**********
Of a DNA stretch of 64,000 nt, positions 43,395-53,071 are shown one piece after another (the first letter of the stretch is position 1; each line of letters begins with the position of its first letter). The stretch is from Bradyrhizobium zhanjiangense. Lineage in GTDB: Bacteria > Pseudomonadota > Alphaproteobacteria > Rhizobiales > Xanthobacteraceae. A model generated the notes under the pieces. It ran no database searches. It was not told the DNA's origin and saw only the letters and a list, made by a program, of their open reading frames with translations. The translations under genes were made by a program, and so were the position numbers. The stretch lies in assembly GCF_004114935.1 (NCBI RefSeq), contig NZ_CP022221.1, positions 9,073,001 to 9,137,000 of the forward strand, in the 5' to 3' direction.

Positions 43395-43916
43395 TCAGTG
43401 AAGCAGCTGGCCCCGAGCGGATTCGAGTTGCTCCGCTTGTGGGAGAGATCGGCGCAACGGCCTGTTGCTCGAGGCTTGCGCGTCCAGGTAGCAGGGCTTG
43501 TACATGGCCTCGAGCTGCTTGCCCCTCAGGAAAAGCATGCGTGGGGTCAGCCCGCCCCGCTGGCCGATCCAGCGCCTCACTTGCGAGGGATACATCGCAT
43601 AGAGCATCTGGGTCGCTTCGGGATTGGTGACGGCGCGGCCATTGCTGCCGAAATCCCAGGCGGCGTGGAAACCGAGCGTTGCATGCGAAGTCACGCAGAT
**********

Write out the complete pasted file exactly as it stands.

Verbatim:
Of a DNA stretch of 64,000 nt, positions 43,395-53,071 are shown one piece after another (the first letter of the stretch is position 1; each line of letters begins with the position of its first letter). The stretch is from Bradyrhizobium zhanjiangense. Lineage in GTDB: Bacteria > Pseudomonadota > Alphaproteobacteria > Rhizobiales > Xanthobacteraceae. A model generated the notes under the pieces. It ran no database searches. It was not told the DNA's origin and saw only the letters and a list, made by a program, of their open reading frames with translations. The translations under genes were made by a program, and so were the position numbers. The stretch lies in assembly GCF_004114935.1 (NCBI RefSeq), contig NZ_CP022221.1, positions 9,073,001 to 9,137,000 of the forward strand, in the 5' to 3' direction.

Positions 43395-43916
43395 TCAGTG
43401 AAGCAGCTGGCCCCGAGCGGATTCGAGTTGCTCCGCTTGTGGGAGAGATCGGCGCAACGGCCTGTTGCTCGAGGCTTGCGCGTCCAGGTAGCAGGGCTTG
43501 TACATGGCCTCGAGCTGCTTGCCCCTCAGGAAAAGCATGCGTGGGGTCAGCCCGCCCCGCTGGCCGATCCAGCGCCTCACTTGCGAGGGATACATCGCAT
43601 AGAGCATCTGGGTCGCTTCGGGATTGGTGACGGCGCGGCCATTGCTGCCGAAATCCCAGGCGGCGTGGAAACCGAGCGTTGCATGCGAAGTCACGCAGAT